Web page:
Build It

How to build a modern Adirondack chair // Outdoor Woodworking Plans

Learn how to build a modern Adirondack or outdoor chair for your patio and add modern outdoor seating to your backyard! Thanks to Bernzomatic for sponsoring this video, check out the TS8000 torch & MAP gas I used on this project! #sponsored

I have plans available for this project! (Plans coming soon, subscribe to be notified when they’re live) :


???? Materials Used On The Adirondack Chair (affiliate):

???? Rockler Zip Driver Screws :
Thermally Modified Ash :
CA Glue and Activator :
Brad Nails :
Wood Glue :
1 ¼” Pocket Hole Screws :
10’ of ¾” Copper Pipe :
4 Copper Elbows :
2 Copper End Caps :

???? Tools Used On The Outfeed Table (affiliate):

???? TS8000
???? MAP gas
???? Powermatic 209HH Planer :
???? Powermatic PJ-882HH Jointer :
???? Powermatic PM1500 Bandsaw :
???? Rockler Countersink Bit Set :
???? Rockler Plug Cutter :
???? Infinity Tools Super General Saw Blade :
Soldering Kit :
Table Saw :
Push Stick :
Miter Saw :
Speed Square :
Magnetic Screw Holder (for my impact driver) :
Cordless Drill :
Pocket Hole Jig :
Sander :
Brad Nailer :
Japanese Pull Saw :
Block Plane :

???? Get your Build It Yourself merch!




Adirondack Chair Build Process:

I broke the Ash boards down into rough lengths at the miter saw and bandsaw. Next, I started working on the metal framework. I cut the 3/4” copper tubing pieces to length.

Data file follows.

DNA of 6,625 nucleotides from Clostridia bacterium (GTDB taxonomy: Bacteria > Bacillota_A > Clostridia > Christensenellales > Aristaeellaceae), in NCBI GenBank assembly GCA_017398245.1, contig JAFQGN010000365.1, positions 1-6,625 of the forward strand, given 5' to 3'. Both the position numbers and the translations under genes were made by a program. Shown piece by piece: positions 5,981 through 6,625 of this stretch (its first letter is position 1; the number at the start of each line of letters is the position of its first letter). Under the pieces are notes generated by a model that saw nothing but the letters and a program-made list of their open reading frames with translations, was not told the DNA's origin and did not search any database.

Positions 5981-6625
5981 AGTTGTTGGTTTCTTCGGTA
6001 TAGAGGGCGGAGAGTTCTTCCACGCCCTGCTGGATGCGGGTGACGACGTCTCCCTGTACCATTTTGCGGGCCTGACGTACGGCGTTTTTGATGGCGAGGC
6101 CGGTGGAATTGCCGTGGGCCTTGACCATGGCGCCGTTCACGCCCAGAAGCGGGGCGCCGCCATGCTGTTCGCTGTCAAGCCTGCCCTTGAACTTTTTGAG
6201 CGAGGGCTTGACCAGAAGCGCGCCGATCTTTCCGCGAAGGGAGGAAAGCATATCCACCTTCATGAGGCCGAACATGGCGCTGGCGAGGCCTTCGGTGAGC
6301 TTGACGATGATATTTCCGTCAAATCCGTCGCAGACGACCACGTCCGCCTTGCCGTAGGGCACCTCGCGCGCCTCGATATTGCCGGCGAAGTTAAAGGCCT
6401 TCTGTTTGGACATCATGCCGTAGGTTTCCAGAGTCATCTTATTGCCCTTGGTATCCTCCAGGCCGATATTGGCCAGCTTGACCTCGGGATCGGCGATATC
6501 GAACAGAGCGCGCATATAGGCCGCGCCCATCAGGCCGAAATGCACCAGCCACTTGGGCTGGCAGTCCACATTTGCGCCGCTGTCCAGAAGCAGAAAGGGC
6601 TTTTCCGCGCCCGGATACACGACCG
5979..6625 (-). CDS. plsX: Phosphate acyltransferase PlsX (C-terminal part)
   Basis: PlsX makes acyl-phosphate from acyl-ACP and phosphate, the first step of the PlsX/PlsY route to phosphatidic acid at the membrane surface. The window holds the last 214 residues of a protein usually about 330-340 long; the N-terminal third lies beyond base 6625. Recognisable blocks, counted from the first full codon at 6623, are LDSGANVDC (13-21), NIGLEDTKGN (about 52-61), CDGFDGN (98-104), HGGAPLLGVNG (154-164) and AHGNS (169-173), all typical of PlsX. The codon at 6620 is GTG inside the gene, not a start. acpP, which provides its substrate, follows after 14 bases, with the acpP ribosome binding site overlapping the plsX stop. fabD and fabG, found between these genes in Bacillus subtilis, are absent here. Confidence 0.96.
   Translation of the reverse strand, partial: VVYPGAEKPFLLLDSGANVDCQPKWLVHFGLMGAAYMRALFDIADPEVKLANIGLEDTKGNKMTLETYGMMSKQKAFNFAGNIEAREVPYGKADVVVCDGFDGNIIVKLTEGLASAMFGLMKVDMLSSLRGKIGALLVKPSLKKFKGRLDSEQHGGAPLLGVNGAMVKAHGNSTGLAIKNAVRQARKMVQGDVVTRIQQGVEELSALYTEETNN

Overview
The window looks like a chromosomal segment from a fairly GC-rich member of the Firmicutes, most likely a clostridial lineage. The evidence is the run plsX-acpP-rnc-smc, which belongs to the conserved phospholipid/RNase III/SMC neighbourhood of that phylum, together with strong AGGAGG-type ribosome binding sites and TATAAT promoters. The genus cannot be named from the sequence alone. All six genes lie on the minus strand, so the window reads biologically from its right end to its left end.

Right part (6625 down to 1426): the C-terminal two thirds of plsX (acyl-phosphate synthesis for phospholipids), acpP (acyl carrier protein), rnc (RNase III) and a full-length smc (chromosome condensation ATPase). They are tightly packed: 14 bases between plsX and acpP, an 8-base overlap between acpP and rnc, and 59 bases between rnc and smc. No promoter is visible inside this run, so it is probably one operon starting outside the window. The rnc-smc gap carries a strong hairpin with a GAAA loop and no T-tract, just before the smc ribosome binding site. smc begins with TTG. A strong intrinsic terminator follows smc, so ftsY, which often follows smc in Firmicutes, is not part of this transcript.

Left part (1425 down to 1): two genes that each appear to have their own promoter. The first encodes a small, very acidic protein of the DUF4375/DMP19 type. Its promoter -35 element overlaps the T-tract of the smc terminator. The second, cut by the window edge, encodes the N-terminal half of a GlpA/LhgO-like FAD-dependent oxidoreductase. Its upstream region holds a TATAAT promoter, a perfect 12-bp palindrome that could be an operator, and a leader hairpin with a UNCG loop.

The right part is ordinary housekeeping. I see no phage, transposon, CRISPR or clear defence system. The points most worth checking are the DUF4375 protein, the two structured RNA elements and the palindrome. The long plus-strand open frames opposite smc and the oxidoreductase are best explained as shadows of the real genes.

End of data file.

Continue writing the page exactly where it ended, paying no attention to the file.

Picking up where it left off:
Next, I applied flux to the end of the tubing. To solder copper, you want to heat up the joint until the flux melts and then basically wipe the solder across the tubing until it melts and flows into the joint.

After finishing soldering, I could get back to working on the wooden portion of the chair. I started by ripping the arms and legs to final width at the table saw. I then cut the boards to length using my crosscut table.

Next, I could get to work on the joinery for the chair. I went with pocket holes.

The next pieces to work on were the back legs, which have a parallel angle of 20 degrees cut on each end, and I made these cuts over at the miter saw.

Next, I marked the location of the back leg on the front and back sides of the front leg.
After pre-drilling the holes through the front leg, I clamped the back leg in place using my t-track table and drove the screws.

I could mark out where I needed to cut a flat spot on the back legs. I could then cut to my line using the jigsaw, and I cleaned up the cut with my low angle block plane. With that, the main structure of the chair was assembled, so I could attach the copper base.

Next, I could get to work on the back panel. This is a simple assembly of four boards connected with two perpendicular cross supports at the top and bottom of the panels.

Next, I needed to get the back panel attached to the back legs. I lifted the panel into place and added the screws.

With the back panel installed, I could work on attaching the last parts of the chair, the seat. I started by adding the front seat slat. After clamping the board in place, I drove in the pocket screws.

Next, I could get the copper base removed for finishing. I used a file to remove any excess solder around the joints. I used a self-etching primer and then sprayed on a few coats of flat black paint.

I wanted to plug all of the screw holes using a plug cutter. After cutting the plugs, I popped them out with a flathead screwdriver and added the plugs to the holes with wood glue. I trimmed them flush with my Japanese pull saw.

With that, all that was left was sanding. I sanded the chair up to 180 grit, making sure to break all of the edges. I also hand sanded between all of the slats.

And with that, all that was left to do was reattach the metal base.

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